By harvest time, two more pulping machines arrived and the parchment coffee beans were bought at an initial fair price and they were carried and driven to Kathmandu where they were sold. They were not easy to sell as the commercial ‘raw’ coffee market in Nepal is quite underdeveloped. Eventually Narayan was able to bring back 247,000 Nepali Rupees (just under £1,800) which was shared amongst over 100 farmers.

Coffee could be worth it!

Now Net Kumar and the other community coffee growers, are embracing the potential income. With continued support from the Agro Forestry Resource Centre (AFRC) in Deusa and The Glacier Trust, the preserved coffee bushes are now creating new possibilities for Net Kumar and Raju and their children Aruna who is 13, Sandesh 9 and Salina who is 5. Their household is one of over a 100 households across Deusa and Waku whose lives and livelihoods are being improved.

In April I was privileged to visit Deusa and the communities around it with Narayan and together we met with Net Kumar and Raju, shared a delicious tea in their tea-shop then walked around their terraces and between their now mature and very healthy ‘preserved’ coffee bushes.

Andy Rutherford, Trustee of The Glacier Trust.


Narayan Dhakal tells some of this story in our short film ‘Coffee. Climate. Community.’ We will be selling Nepal Glacier Coffee again this winter. It will be available to pre-order soon, you never know you might get a coffee bean or two from Net Kumar’s saved trees!

Hari’s YouTube channel

Hari Kumar Kharki lives and works in Deusa, Solukhumbu, he is Eco Himal’s project manager on the TGT funded Agro-Forestry programme. Hari’s role is to support and train farmers in various agro-forestry and climate change adaptation methods across two rural municipalities, Deusa and Waku. He has been innovating in how to do this and has recently launched his own ‘Farmers School’ YouTube channel.

Hari started ‘Farmers School’ entirely under his own initiative. He uses free software to help edit his own photos and videos; they have a homespun quality about them, but perform a function, one that could become ever more valuable as the internet reaches further and further into Nepal’s remote mountain villages.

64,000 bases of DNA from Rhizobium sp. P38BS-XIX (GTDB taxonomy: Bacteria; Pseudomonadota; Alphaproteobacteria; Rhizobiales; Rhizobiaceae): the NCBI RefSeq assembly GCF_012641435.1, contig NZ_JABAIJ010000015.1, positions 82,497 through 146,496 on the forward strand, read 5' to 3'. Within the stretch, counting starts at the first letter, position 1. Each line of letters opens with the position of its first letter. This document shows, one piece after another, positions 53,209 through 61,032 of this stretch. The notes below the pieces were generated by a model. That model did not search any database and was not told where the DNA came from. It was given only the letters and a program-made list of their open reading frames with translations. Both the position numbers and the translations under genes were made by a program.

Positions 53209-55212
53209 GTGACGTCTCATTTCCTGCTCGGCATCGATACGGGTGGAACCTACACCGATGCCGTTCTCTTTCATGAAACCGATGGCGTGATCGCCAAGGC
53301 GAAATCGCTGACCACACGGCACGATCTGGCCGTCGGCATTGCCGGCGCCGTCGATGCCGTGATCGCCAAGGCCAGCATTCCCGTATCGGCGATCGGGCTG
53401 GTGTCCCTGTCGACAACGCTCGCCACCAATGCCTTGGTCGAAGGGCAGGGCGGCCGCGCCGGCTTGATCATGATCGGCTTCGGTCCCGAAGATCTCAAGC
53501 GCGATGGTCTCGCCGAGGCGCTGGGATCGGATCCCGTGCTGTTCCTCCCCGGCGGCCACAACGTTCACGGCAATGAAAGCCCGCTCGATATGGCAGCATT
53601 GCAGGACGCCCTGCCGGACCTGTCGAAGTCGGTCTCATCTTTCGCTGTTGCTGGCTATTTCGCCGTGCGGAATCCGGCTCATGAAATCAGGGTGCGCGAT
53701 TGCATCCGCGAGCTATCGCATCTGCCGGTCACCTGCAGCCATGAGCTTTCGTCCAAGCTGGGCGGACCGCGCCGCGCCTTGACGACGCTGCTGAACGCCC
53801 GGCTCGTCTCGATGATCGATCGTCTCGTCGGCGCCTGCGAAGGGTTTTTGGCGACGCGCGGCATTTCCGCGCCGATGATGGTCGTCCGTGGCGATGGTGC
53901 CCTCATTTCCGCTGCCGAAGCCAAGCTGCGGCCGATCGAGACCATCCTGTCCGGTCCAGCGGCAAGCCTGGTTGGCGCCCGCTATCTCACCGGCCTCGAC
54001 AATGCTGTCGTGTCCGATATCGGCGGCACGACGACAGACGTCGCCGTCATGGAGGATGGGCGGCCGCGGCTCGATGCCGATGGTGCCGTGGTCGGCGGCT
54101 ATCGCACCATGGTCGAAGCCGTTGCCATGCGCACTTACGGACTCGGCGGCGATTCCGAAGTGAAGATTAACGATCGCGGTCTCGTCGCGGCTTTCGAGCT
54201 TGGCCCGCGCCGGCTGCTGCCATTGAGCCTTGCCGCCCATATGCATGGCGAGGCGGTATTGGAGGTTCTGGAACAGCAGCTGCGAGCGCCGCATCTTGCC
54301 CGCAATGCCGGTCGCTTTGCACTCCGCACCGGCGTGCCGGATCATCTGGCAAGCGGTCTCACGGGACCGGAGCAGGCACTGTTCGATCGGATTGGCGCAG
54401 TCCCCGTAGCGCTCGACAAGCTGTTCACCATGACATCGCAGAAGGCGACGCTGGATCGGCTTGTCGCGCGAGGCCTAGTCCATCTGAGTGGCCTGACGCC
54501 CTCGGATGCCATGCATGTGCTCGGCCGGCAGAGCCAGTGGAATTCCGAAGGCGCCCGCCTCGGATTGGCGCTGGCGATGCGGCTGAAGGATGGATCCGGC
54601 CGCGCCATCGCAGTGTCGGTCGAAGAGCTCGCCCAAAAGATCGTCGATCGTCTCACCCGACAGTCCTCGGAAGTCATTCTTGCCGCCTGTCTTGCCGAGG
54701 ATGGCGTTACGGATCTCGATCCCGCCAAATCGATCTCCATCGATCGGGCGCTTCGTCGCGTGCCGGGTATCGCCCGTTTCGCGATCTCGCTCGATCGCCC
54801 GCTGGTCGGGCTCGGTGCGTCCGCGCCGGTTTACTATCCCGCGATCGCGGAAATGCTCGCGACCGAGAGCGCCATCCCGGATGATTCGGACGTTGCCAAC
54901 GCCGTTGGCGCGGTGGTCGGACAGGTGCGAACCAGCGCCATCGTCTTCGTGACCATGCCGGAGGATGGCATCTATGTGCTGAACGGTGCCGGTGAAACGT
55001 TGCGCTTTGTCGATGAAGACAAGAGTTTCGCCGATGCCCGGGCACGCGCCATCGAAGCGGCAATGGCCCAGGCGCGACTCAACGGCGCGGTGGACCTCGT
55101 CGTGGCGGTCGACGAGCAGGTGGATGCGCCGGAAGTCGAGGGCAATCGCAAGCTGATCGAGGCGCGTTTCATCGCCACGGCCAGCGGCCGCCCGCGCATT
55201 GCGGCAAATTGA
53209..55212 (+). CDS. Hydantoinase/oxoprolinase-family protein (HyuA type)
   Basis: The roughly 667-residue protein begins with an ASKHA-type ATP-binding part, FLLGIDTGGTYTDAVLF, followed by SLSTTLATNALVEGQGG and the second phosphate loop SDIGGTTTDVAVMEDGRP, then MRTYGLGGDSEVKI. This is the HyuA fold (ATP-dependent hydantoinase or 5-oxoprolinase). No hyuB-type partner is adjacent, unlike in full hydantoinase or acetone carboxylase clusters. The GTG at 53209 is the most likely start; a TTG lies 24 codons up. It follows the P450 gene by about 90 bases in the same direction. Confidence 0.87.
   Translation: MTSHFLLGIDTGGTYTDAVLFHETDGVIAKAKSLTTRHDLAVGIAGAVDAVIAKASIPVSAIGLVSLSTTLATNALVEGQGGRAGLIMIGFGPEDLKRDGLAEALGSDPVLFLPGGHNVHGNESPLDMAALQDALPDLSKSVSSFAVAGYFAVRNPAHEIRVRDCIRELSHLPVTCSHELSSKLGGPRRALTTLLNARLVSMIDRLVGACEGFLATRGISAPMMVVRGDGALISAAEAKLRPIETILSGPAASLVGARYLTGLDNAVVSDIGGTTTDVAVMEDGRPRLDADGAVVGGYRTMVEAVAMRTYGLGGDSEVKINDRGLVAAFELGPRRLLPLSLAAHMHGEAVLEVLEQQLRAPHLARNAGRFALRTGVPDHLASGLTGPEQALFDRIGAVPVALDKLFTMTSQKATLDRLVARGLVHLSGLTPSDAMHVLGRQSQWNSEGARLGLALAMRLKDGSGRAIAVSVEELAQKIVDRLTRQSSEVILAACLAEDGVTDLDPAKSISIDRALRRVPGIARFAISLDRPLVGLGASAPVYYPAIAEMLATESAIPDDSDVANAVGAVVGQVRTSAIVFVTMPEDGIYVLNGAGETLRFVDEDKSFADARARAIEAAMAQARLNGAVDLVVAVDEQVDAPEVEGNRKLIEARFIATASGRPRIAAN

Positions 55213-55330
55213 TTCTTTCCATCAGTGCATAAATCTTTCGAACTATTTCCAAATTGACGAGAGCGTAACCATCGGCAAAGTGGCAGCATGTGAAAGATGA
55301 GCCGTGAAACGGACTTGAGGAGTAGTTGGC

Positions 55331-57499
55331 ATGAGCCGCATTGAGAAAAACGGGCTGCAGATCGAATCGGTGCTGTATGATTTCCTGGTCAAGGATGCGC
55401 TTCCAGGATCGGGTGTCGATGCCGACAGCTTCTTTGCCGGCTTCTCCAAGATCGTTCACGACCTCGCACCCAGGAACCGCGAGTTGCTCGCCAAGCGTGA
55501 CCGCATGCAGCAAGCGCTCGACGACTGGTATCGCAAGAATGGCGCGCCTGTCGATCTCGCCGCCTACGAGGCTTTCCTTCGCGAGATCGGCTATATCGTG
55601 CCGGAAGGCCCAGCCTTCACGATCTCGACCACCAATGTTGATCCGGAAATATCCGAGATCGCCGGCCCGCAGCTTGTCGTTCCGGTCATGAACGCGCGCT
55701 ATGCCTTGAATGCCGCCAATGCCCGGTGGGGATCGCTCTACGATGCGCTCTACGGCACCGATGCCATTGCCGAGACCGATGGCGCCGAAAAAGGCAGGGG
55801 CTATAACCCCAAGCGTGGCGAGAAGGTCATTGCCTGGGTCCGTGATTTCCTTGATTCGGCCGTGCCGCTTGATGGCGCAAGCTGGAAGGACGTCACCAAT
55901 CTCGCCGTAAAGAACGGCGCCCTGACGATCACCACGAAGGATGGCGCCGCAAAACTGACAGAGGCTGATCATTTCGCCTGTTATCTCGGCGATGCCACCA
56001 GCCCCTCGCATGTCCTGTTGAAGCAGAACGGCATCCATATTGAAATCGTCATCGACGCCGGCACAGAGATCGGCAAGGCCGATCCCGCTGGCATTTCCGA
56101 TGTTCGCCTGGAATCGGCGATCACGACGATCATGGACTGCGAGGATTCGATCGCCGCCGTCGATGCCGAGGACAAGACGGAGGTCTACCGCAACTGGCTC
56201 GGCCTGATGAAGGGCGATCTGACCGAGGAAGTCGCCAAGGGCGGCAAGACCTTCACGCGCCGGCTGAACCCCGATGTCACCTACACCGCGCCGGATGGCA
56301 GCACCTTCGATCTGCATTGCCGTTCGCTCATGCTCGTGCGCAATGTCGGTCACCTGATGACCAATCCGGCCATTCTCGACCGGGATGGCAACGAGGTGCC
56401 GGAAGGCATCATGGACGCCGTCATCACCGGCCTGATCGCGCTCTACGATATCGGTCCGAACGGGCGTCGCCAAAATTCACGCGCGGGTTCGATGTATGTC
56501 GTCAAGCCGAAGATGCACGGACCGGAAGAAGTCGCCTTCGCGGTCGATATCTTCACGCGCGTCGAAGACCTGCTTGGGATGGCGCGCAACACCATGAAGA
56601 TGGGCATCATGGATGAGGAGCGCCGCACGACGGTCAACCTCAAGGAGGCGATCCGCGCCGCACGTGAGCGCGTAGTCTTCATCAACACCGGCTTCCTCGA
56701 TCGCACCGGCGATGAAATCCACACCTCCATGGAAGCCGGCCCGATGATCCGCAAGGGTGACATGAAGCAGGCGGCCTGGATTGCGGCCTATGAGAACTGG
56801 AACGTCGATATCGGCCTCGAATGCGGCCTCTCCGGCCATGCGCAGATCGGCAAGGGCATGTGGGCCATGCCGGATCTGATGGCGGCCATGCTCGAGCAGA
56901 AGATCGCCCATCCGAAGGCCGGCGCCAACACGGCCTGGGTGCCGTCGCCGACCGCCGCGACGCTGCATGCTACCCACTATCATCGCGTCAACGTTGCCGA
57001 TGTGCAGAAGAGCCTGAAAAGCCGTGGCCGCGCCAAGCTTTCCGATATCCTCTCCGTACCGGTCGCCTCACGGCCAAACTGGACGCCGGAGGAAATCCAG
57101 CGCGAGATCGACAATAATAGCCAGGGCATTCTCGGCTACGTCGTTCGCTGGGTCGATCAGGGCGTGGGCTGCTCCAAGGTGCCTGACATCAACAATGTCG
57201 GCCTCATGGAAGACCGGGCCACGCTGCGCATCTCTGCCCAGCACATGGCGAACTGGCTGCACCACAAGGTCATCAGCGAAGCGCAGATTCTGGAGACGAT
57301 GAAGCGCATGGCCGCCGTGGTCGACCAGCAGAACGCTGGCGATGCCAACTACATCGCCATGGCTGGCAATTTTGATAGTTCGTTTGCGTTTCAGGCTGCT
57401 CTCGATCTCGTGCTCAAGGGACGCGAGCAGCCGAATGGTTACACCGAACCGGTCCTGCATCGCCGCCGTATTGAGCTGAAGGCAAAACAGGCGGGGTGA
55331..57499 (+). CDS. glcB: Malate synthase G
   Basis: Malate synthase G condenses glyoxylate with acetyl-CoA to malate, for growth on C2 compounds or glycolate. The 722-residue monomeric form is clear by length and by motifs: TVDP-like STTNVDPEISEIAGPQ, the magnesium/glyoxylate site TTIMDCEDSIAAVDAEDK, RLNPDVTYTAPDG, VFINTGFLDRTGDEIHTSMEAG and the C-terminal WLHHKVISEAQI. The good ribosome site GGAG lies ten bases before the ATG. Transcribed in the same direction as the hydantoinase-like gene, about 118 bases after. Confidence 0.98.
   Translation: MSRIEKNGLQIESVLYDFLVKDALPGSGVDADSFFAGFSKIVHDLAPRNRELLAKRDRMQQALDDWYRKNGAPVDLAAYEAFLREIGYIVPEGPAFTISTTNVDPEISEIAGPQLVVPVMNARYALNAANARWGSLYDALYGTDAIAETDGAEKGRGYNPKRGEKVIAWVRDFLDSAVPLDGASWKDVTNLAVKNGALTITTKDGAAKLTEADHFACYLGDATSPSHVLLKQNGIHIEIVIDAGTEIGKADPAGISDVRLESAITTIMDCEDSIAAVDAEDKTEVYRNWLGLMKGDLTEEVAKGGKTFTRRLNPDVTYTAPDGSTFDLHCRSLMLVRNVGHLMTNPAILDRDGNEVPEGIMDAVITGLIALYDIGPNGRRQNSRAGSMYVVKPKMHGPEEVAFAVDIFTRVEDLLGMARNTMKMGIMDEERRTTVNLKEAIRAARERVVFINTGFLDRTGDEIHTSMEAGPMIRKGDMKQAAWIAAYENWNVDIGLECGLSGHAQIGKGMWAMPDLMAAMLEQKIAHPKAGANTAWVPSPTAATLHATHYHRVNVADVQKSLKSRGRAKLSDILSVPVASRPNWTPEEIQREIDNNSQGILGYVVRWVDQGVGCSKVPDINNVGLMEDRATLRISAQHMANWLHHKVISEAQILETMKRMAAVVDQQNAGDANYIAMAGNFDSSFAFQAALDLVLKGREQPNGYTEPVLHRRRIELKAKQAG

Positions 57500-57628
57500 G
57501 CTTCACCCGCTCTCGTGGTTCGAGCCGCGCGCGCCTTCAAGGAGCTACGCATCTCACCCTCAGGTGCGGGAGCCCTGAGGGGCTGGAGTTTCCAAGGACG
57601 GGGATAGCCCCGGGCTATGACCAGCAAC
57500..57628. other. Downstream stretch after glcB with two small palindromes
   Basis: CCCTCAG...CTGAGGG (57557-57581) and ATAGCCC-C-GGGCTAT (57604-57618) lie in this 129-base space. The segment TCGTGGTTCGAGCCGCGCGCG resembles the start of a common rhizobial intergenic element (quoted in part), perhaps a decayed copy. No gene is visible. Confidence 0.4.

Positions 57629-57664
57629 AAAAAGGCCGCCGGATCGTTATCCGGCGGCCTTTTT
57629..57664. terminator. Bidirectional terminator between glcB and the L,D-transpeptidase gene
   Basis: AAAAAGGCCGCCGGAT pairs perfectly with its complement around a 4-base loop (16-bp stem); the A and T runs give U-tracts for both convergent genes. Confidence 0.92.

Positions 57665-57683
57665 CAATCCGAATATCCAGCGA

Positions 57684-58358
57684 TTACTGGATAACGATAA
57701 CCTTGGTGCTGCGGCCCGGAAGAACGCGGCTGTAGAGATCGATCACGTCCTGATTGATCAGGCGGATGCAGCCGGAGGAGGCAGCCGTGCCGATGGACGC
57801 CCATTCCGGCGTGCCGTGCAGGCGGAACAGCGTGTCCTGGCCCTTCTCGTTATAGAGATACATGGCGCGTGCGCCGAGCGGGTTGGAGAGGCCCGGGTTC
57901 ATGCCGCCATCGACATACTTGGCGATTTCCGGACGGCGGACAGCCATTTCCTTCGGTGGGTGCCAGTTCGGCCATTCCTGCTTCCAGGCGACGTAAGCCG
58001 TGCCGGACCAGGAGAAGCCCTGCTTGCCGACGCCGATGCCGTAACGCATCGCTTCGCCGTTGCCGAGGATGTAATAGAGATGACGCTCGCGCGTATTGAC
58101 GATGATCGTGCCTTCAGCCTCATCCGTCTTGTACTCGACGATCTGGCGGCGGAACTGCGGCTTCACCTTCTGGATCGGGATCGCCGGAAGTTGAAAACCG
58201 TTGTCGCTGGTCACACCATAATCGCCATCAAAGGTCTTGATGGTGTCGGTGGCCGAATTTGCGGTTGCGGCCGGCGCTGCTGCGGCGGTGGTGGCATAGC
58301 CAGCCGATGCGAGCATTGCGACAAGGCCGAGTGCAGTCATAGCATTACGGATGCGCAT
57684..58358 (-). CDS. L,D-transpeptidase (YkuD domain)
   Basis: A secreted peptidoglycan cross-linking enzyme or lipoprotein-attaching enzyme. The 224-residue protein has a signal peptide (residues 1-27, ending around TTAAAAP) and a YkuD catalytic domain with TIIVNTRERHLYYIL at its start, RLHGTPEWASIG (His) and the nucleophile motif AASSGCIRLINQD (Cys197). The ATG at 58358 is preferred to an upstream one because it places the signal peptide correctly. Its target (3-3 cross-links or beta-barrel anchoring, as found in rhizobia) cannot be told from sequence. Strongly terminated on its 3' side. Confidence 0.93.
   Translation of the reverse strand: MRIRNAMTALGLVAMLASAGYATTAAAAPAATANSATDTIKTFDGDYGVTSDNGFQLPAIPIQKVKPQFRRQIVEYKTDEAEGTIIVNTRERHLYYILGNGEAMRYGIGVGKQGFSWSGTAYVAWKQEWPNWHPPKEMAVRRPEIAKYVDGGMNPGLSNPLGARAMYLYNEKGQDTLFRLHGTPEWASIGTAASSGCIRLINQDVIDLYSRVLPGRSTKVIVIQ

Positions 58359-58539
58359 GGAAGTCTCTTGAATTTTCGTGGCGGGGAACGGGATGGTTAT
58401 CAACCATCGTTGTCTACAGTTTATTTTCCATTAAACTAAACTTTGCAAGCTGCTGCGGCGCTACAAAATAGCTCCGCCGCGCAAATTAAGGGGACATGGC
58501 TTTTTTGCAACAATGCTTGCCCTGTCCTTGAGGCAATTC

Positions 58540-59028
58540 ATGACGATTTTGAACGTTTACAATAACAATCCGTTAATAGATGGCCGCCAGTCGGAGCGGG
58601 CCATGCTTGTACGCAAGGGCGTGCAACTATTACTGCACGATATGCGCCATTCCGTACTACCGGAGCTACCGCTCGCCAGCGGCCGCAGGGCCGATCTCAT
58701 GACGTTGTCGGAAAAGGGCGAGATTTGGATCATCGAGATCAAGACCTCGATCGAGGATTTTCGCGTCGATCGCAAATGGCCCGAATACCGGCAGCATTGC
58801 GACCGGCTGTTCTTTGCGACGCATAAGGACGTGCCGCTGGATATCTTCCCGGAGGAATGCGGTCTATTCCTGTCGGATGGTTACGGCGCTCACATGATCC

His first two videos were uploaded a year ago and focused on coffee production. He has recently started adding new content looking at how women are engaging in modern agriculture; an introduction to building and using water harvesting ponds; and most recently a tribute to the wonderful Romanesco broccoli crop.

The latest video uploaded to ‘Farmers School’ YouTube channel is an ode to the spectacular and delicious Romanesco Broccoli.

I spoke to Hari via Facebook messenger to learn more. He told me that he started making the videos because he’s aware that what he has learned and experienced since starting work in Deusa is not only interesting to him, he believes that other farmers find it interesting too. He’s especially keen to share his experiences and knowledge with other young adults who he hopes he can inspire and motivate, so that they take up agriculture rather than migrate to the cities. Key to this, in Hari’s own words, is to make the videos ‘entertaining and believable’.

Hari has a large following on Facebook and promotes his videos through his profile to friends and fellow farmers. Internet access is patchy, often slow, but not too expensive and more and more people are getting access everyday at local cafes and through their smart phones. He is hopeful that as more people get access to the internet (which they inevitably will), YouTube can become a valuable communication tool to complement his face to face work and help him do more to enable climate change adaptation in these vulnerable communities.

Hari started his Farmers School channel with a video introducing how to produce coffee parchment in Solukhumbu.

Right now, Hari is working on a video to share an ‘rice intensification system’ that he is currently trialing; a key climate change adaptation benefit of this system is that it lowers the amount of water needed to grow rice. I’ve seen some photos already and am looking forward to his video.

To learn more about our work in Solukhumbu, visit our project pages. You can subscribe to Farmers School via YouTube. If you’d like to find out more please get in touch.

Our higher education students get their hands dirty

The four students on our higher education programme in Nepal this year are well into their research in Solukhumbu. But it’s not all interviews and focus groups. A big part of getting an understanding of what life is like, how agro-forestry is done and the changes our projects enable, is to get involved in it.